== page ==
The second and larger storm is set to affect the region on Wednesday and Thursday. The model guidance was originally showing this storm well to the west of the region, but after several changes in the large scale setup, including a block near Alaska moving east towards central Canada, the latest model guidance is showing this producing a snowstorm in the Northeast US. The models have been more variable regarding the exact outcome in the NYC area, with some of the earlier runs, such as the 6z GFS, showing more of a warm outcome with a rain/wintry mix event, while the latest runs, including the 18z GFS, are further east with a significant snowstorm for the area. The latest 0z GFS, shown to the left from the NCEP Model Analysis and Guidance site, is warmer than the 18z run, showing rain NYC and east, snow to sleet in the north/west suburbs, and a significant snowstorm for interior parts of the area. The ECM is further west and does change most of the area over to rain, but not before at least 6-12 inches of snow fall north and west of NYC.

While there have been several medium-long range snow potentials earlier this year and last year as well that failed to verify, this is the first widespread moderate-significant snow potential for the region within the December-February time frame, excluding the early season snowstorms, since January 21 this year, and before that since late January 2011. There is very high confidence that the storm will affect the area, and at least some snow is likely in parts of the area as well. The main question at this time is regarding the impact of the storm, including the intensity, track, timing and precipitation types/amounts. At this time, I am expecting an interior start as the storm initially starts to track west of the Appalachians, followed by a transfer to a secondary low pressure just off the coast, with a moderate-significant snowstorm potential for the Northeast, including the interior NW parts of the area, and a wintry mix event for the immediate NYC area, with some accumulations especially north/west of NYC but with more rain as well, especially for NYC and coastal locations. As previously mentioned, there is still time for this to change, however, and it is possible that the storm ends further east than currently expected, which would result in more snow for the area. The exact timing of the storm is still uncertain considering the time range, but overall looks to focus around the second half of Wednesday into Thursday, although still possible to minor revisions. Stay tuned for more information on this storm as details become clearer.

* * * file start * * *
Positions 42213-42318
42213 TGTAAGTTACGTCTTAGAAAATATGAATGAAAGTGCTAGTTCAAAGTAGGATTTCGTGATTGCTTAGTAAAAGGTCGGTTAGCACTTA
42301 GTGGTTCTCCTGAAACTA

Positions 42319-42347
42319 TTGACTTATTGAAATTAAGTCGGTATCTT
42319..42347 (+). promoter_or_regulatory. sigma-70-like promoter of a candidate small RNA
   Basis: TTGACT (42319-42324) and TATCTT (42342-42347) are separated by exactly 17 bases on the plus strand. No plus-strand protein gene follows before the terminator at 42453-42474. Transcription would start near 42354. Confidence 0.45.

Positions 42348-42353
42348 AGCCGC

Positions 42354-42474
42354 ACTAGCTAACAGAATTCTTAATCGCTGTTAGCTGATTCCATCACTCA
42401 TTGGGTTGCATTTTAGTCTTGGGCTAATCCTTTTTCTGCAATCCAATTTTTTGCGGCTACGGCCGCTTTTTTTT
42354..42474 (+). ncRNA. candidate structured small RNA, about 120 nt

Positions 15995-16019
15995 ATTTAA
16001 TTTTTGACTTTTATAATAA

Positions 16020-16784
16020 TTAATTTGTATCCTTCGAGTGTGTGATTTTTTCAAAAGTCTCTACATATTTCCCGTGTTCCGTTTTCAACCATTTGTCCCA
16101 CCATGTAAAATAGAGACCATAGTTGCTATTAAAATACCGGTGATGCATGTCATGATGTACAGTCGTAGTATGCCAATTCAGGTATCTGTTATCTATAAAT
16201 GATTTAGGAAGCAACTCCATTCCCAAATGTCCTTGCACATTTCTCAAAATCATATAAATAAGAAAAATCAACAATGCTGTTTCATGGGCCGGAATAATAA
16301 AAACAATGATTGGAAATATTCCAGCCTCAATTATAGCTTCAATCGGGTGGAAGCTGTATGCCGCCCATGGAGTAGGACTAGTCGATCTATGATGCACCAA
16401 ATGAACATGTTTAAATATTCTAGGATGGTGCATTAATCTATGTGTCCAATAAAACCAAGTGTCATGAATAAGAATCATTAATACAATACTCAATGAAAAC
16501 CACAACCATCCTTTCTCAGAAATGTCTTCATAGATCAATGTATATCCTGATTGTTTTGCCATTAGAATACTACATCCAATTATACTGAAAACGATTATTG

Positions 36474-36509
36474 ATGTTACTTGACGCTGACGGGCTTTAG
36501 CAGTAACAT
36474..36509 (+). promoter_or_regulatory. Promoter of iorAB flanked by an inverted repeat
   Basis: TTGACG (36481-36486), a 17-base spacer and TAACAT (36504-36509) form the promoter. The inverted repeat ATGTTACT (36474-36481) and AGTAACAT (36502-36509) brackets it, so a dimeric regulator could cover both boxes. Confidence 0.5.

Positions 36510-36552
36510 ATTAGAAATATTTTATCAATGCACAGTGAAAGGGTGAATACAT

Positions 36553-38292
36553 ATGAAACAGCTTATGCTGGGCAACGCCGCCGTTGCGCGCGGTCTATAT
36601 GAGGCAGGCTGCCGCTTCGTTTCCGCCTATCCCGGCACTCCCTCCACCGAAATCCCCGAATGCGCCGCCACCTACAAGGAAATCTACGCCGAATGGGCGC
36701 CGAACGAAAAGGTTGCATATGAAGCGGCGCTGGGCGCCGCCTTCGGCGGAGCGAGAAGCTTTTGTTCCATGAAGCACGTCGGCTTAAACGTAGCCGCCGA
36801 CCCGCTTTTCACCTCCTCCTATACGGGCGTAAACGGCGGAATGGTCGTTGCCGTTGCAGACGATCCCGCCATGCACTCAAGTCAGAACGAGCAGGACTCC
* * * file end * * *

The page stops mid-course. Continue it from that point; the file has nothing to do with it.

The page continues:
Longer Range: Colder Pattern, More Storm Potentials

Following the aforementioned changes in the pattern, there is no warm spell in sight within the foreseeable range. Cold temperatures are expected following this storm, with an overall colder pattern expected to last through the end of the month and into early January as well. The increased activity in the pattern will continue with several storms into early January, which some of these storms along with the colder pattern could end up as snowstorms for the area; the next pattern outlook to be posted tomorrow will discuss the late December-early January pattern in more details. There could be a storm towards December 30-31, although this one is more uncertain with some models not showing any storm at all, and such it is too early to determine the specific impacts of this storm, if one even takes place.